03:17
But it's clear that Sony, which failed, employed basic safeguards, didn't put up much of a fight.
03:23
So that's that's a pretty significant event if we go back to one of our first line to talk about that. Security is even the first to know are the 1st 90% but it's either, you know, it's got to be that first part. Sony apparently did not have that mantra in mind,
03:40
and, uh, kind of one of the interesting things I found from Fortune magazine talked about
03:46
their actual security posture. So you can actually go to this Lincoln and look at it and read the whole story. But this is a little snippet.
03:53
And, uh,
03:54
it talks about one of the consider security consultants that actually had gone to Sony.
04:00
And, uh,
04:02
Fortune had interviewed him. And he related that After a quick security check of the front gate and then proceeding to the George Burns building on the east side of the Sony lot, the North Screwed walks straight into the unlock first war offices of the Information Security Department, marked with a small sign reading in Vasek.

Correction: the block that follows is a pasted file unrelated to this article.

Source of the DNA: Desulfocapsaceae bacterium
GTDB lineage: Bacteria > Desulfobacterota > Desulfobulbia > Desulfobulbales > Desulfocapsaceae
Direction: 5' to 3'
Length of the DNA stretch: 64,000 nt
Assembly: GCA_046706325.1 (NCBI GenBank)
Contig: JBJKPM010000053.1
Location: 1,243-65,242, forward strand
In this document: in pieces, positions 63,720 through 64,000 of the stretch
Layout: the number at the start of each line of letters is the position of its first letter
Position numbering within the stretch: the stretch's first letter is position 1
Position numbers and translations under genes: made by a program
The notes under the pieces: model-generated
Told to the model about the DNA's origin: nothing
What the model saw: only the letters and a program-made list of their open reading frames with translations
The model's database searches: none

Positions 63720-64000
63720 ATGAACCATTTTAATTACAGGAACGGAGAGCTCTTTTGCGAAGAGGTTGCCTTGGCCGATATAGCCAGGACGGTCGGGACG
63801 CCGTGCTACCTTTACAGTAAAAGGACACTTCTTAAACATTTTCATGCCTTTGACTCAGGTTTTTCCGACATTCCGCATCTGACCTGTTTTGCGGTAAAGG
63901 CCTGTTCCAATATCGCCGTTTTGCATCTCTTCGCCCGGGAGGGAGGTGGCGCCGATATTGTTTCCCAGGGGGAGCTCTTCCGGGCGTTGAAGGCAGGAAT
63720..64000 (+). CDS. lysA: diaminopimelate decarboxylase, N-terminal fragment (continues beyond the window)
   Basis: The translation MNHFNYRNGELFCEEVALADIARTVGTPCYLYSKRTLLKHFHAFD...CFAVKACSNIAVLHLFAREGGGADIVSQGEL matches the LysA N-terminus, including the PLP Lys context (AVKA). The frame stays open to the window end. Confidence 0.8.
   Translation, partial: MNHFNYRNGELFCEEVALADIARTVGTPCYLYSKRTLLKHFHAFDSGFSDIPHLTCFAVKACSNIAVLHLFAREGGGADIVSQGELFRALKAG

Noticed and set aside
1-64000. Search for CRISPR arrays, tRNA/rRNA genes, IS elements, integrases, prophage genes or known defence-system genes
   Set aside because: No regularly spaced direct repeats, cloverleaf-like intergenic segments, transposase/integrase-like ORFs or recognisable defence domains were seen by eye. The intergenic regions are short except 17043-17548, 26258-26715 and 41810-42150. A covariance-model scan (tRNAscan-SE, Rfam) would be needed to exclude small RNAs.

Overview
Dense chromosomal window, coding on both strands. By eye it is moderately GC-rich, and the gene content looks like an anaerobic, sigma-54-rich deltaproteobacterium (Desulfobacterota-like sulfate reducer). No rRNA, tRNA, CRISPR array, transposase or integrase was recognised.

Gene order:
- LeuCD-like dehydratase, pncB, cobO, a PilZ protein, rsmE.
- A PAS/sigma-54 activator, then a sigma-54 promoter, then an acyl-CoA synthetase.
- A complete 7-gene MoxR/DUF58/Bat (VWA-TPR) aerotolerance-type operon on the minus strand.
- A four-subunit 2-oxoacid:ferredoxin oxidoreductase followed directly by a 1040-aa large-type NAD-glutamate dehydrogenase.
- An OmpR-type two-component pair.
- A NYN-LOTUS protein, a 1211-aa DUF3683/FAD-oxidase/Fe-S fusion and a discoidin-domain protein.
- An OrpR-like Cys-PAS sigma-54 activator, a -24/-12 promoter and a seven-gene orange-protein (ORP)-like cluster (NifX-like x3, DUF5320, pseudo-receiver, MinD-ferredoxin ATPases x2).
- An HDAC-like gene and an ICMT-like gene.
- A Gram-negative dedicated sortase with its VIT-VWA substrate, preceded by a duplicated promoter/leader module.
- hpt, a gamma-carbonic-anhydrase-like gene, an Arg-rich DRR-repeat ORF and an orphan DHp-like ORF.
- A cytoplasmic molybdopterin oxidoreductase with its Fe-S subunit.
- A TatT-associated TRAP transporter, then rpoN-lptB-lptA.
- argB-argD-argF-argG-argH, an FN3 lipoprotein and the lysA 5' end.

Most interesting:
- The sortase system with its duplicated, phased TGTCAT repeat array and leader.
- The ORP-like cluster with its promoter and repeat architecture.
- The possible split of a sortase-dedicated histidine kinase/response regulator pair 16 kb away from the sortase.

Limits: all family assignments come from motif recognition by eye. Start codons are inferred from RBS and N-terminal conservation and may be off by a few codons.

04:23
There was no receptionist or guard to check who they were. In fact, there was no one inside it all.
04:29
The room contained cubicles with unattended computers providing access to Sony's International Data Network. So apparently Sony didn't really have ah, good security posture in place, even within their own network facilities
04:46
goes on to say that the visitors found her way to a small sitting area outside of the office of Jason Spall. Tro so many senior vice president for information security settled in and waited alone for 15 minutes. So again, if someone
05:02
had malicious intent, they had quite some time to access some of these networks
05:08
from within the corporation,
05:11
and then it goes on to state. I got a little shocked, says Tommy. Stance in